by Emily Larkin, illustrated by Helene Magisson – Wombat Books, 2017
ages 2 to 8 years / picture books + emotional resilience
It can happen that, in the midst of crisis, children need explicit words to help them give structure to fears and thoughts and hopes. The Whirlpool is a book for those times.
I’ve seen the power of read-it-before-you-need-it books many times and, with that solid foundation, a book that gives words to feelings can be the next piece in the puzzle that is emotional resilience.
In The Whirlpool, we see ourselves in the everyday life of a sweet polar bear who is full of confidence and brimming with happiness while he is '… a mastermind. A storyteller. A traveller and adventurer.”
Then: 'without warning … the world seems closed'.
The little polar bear shows us what it feels like to struggle through sadness and doubt—and emerge again 'breathing in the colours around you', because:
“Today is a new day.”
The power in this book:
The little bear recovers from gloom by waiting. Sometimes this is the best, and only, way through a sad time. There’s a gentle reassurance that it is alright to wait for happy times to return. (Of course, that's not always true and professional help might even be a good idea in more extreme circumstances.)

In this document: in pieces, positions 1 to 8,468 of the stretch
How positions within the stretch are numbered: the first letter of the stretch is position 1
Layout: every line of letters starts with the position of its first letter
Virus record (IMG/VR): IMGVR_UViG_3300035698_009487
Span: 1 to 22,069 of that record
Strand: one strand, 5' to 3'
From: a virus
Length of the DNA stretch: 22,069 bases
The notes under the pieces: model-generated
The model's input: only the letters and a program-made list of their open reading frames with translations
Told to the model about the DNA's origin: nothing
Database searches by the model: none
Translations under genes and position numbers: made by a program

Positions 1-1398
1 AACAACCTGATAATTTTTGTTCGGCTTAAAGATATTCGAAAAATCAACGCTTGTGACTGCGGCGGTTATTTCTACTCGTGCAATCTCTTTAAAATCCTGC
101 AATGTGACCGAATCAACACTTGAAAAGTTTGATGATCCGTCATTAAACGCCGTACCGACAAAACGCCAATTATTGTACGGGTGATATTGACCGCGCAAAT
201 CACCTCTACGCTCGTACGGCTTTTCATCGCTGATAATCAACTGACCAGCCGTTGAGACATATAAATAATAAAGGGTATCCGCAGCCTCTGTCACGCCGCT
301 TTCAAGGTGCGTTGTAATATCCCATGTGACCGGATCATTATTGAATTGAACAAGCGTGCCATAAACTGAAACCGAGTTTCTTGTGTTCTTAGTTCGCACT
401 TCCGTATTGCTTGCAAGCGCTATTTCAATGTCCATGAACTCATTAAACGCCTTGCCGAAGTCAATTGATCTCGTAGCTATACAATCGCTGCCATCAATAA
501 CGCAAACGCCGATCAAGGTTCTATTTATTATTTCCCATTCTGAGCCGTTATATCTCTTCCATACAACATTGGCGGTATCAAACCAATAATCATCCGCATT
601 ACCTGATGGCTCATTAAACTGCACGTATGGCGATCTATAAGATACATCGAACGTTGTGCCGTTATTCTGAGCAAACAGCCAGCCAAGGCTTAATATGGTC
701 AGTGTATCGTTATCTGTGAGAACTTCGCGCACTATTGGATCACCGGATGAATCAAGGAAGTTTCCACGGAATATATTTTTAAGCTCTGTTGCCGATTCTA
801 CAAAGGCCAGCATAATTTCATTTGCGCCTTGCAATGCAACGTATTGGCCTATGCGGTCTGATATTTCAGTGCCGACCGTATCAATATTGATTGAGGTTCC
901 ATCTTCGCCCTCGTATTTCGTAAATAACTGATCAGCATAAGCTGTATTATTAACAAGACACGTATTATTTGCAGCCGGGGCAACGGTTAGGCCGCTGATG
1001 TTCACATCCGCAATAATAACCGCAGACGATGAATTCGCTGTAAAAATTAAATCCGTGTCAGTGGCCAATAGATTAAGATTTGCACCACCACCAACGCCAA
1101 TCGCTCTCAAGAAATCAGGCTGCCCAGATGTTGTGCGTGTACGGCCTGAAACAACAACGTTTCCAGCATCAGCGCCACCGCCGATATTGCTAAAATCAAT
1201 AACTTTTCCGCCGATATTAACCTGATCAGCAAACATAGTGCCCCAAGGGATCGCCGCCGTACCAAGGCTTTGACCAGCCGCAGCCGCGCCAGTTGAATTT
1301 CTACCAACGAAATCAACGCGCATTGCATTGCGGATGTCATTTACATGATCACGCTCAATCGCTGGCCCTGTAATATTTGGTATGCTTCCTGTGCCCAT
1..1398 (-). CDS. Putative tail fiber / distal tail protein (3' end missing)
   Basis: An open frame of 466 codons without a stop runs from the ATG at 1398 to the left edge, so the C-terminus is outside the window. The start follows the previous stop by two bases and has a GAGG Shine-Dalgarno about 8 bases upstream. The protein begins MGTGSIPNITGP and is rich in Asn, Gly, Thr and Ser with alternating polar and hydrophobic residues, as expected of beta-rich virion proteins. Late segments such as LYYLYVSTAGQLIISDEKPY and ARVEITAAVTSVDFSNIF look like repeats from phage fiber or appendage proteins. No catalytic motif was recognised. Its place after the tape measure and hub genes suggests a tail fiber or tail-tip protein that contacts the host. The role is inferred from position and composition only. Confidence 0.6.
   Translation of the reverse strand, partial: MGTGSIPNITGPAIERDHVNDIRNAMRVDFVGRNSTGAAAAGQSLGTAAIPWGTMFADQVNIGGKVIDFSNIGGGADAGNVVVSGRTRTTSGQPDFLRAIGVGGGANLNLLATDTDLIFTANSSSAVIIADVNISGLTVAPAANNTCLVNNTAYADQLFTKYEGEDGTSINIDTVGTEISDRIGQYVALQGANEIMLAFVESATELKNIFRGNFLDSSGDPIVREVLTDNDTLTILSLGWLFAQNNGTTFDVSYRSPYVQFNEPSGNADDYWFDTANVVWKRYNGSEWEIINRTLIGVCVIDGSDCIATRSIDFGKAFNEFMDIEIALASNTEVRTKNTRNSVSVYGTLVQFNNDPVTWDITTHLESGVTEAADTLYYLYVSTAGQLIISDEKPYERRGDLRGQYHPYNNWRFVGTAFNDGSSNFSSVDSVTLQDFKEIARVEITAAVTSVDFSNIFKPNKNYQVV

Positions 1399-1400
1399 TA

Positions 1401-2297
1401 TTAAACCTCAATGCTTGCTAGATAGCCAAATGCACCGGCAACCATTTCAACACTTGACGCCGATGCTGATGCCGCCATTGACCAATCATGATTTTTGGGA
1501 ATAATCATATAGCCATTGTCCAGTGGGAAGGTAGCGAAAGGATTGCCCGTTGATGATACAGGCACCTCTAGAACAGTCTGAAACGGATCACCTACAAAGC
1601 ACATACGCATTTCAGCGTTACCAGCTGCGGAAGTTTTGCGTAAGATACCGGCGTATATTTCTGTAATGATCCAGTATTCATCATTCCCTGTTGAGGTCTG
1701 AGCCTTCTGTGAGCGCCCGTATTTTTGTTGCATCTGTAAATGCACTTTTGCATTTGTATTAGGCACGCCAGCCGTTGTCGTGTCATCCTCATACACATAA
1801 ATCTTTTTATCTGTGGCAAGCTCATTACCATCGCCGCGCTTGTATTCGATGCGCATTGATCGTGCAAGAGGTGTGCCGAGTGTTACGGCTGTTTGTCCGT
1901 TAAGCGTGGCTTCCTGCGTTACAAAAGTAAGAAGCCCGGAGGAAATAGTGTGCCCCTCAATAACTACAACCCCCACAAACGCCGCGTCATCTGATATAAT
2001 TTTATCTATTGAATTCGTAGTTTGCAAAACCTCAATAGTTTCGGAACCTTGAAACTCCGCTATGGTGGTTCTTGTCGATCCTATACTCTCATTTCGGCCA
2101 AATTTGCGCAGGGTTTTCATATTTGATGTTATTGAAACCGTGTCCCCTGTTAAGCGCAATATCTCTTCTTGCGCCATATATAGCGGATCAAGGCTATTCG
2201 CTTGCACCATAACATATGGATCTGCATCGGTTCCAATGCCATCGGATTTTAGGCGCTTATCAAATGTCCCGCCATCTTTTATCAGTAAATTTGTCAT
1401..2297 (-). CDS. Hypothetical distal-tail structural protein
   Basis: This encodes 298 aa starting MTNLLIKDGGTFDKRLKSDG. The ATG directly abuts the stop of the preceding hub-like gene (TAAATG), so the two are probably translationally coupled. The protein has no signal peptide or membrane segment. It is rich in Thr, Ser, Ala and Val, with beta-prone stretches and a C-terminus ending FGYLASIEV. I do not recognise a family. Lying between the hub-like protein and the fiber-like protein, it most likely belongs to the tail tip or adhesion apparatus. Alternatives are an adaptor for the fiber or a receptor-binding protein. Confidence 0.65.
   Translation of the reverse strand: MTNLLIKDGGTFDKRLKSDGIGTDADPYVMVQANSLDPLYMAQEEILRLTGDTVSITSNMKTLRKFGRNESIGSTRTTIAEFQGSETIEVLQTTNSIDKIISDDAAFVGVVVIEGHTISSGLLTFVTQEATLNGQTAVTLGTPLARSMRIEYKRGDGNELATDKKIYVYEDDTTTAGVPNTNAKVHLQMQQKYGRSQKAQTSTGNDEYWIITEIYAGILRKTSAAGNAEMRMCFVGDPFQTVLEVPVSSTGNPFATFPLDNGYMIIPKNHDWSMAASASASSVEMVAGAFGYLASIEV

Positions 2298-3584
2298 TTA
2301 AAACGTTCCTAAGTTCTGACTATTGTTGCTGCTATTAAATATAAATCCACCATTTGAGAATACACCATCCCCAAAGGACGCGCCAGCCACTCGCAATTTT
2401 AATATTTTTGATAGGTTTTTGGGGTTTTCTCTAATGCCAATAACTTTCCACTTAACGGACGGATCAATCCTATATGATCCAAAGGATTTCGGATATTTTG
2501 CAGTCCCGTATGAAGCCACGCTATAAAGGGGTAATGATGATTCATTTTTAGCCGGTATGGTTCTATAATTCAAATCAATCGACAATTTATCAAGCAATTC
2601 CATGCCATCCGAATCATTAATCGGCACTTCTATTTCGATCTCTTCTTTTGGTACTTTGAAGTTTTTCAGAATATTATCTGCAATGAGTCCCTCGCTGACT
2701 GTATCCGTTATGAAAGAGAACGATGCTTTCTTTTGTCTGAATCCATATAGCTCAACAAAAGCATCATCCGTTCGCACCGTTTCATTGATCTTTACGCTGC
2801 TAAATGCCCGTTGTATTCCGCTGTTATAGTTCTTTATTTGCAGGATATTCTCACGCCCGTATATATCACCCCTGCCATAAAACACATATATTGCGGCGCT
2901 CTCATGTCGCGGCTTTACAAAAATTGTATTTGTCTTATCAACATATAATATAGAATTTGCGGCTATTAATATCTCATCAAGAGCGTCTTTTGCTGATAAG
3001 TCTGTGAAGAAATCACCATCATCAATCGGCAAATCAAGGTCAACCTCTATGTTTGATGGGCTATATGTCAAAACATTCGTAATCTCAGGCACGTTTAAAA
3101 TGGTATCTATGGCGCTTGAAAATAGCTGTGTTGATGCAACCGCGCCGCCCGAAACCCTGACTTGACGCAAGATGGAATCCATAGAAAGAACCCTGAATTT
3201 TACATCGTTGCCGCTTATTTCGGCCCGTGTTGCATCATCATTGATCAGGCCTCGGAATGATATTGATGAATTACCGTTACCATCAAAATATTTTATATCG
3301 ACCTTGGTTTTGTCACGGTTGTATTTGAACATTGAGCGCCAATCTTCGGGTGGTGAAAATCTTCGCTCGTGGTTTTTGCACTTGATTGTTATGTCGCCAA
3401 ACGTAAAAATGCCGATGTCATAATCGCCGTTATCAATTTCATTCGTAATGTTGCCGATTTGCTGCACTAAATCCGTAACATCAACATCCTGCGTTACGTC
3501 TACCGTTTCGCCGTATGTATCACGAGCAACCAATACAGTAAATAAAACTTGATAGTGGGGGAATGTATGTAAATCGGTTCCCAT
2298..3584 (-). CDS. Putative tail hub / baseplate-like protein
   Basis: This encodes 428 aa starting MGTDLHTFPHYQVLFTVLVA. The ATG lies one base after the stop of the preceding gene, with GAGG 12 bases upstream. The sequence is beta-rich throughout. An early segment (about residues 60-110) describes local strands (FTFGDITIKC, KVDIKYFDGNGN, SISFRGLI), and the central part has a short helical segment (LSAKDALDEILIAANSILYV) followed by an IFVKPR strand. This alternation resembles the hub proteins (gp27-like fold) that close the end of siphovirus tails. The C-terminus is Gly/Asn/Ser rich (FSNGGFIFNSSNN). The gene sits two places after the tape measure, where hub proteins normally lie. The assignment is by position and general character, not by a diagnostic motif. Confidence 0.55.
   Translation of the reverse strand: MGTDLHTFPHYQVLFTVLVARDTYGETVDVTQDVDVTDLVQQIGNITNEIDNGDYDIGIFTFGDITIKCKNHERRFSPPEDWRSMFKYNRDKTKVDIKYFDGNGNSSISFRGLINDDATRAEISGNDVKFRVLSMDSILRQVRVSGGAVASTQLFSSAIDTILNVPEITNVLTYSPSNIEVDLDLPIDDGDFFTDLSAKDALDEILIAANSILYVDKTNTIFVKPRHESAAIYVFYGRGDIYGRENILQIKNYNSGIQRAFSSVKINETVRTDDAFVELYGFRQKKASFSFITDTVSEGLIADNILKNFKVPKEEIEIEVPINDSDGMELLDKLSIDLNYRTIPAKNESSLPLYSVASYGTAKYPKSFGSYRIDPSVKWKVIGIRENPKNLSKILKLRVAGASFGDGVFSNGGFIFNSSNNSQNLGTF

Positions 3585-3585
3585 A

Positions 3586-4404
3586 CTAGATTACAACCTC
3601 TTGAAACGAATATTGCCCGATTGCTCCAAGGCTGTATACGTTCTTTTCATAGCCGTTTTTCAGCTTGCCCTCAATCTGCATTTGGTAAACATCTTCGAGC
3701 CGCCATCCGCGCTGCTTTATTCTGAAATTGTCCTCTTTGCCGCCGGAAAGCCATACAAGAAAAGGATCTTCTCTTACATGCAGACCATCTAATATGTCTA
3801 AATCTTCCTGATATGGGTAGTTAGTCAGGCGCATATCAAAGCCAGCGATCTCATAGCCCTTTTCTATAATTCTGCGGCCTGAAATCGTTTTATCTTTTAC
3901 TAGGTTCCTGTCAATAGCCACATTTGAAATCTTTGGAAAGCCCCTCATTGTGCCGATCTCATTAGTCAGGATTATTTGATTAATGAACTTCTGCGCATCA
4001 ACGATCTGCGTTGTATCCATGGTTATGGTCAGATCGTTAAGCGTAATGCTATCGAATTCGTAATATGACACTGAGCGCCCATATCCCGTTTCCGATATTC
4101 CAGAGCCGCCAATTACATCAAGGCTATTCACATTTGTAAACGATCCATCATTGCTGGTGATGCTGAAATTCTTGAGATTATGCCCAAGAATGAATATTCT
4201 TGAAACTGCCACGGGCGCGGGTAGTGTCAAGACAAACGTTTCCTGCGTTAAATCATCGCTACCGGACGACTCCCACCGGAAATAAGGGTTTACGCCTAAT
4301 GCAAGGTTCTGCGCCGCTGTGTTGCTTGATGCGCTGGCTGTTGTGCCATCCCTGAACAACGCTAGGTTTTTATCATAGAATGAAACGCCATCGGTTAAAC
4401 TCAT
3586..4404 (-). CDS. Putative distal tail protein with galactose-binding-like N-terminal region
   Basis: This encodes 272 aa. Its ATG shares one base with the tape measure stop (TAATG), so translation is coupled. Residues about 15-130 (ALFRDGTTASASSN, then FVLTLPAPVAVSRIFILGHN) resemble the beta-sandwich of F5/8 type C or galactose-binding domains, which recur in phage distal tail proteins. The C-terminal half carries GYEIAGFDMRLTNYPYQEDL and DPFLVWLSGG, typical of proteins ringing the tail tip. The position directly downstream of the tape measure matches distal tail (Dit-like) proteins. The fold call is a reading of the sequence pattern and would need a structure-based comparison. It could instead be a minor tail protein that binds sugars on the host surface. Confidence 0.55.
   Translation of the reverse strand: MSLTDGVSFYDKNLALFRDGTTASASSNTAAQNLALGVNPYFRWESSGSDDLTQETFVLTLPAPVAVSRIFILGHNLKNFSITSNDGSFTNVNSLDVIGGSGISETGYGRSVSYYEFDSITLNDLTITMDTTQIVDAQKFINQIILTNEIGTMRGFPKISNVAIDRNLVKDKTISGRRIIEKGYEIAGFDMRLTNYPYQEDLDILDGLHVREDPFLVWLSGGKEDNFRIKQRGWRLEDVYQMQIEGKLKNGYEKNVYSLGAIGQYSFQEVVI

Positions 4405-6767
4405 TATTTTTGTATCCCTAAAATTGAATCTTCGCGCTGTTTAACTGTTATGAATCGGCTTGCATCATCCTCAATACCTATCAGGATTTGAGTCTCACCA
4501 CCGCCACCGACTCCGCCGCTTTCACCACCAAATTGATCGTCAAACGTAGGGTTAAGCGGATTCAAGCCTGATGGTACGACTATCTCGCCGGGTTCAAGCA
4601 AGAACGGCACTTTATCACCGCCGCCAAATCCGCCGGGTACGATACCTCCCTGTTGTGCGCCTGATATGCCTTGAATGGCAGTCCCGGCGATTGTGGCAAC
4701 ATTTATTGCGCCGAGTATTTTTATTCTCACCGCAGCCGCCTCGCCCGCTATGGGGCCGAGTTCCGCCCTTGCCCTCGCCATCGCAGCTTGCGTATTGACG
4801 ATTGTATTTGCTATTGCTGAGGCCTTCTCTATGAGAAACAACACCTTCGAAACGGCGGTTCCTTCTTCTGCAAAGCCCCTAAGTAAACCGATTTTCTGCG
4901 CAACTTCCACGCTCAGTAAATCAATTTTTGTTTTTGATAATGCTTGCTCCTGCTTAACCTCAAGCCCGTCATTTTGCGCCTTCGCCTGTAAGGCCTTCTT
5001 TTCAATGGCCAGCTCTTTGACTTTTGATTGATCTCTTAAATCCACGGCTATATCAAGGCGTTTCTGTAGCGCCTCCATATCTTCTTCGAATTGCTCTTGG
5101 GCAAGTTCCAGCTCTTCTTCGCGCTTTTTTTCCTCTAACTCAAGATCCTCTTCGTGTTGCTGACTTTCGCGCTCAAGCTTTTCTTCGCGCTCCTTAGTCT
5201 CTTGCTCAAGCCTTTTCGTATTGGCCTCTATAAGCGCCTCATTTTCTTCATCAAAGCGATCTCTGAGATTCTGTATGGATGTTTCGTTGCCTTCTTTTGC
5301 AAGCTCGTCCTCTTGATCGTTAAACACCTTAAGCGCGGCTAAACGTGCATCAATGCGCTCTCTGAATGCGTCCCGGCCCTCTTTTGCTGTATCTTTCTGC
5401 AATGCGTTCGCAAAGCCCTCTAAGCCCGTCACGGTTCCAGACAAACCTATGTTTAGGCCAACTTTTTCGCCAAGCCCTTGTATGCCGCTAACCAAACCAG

Usually we are not alone even though we might feel that way. When things begin to turn, there’s a picture of the family that contrasts beautifully with the first family picture. I really like that mama and papa polar bear are also looking disgruntled. The little polar bear still finds that path alone, but we know mama and papa polar bear understand the pain. It’s worth noting that we are not always the little bear—sometimes we’re mama or papa, empathising, feeling pain and waiting for loved ones to find a way clear.
There’s a lovely connection with the stars. When the little bear is happy it seems that 'even the stars shine for you' and then 'even the stars hide from you…'. It’s a great lead-in to a discussion about how something as immovable as the stars can seem to change, when it is really our perspective that has changed. This sort of discussion is useful when friendships ebb and flow and when imagined slights become overwhelming. (Again—not all slights are imagined, some are very real and need to thought about differently.)
A small reading hint:
The little polar bear is wonderfully depicted without reference to gender. Hopefully that will mean that all children will be able to see a bit of themselves in the bear and relate to the emotions the bear goes through. If you start assigning a gender, it might be worth talking about why that is? Are we labelling emotions as male or female, are we accustomed to protagonists being one gender more than the other and so on.
When the time comes to talk explicitly about emotions and how our perceptions affect our wellbeing, there are usually one or two underlying and identifiable issues—at least for children. Once those issues have been talked through and have begun to fade, it might really help to read this book again to remind everyone that good times do return.